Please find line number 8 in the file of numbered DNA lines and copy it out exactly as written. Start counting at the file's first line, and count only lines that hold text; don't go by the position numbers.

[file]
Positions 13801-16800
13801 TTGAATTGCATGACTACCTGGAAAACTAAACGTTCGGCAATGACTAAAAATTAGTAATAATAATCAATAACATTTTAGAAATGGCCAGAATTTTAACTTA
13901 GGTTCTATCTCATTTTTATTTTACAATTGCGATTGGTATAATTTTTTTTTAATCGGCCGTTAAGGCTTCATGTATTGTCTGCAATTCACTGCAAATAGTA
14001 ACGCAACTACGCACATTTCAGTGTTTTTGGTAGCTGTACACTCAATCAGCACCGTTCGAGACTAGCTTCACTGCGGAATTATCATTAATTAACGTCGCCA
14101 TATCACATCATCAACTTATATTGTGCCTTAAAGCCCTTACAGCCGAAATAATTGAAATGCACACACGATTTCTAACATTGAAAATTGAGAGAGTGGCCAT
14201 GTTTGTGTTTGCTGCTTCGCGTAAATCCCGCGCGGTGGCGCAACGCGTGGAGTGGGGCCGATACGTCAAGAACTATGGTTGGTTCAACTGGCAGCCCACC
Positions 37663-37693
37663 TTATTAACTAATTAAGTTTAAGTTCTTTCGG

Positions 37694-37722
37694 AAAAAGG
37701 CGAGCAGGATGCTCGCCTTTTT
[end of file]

37663 TTATTAACTAATTAAGTTTAAGTTCTTTCGG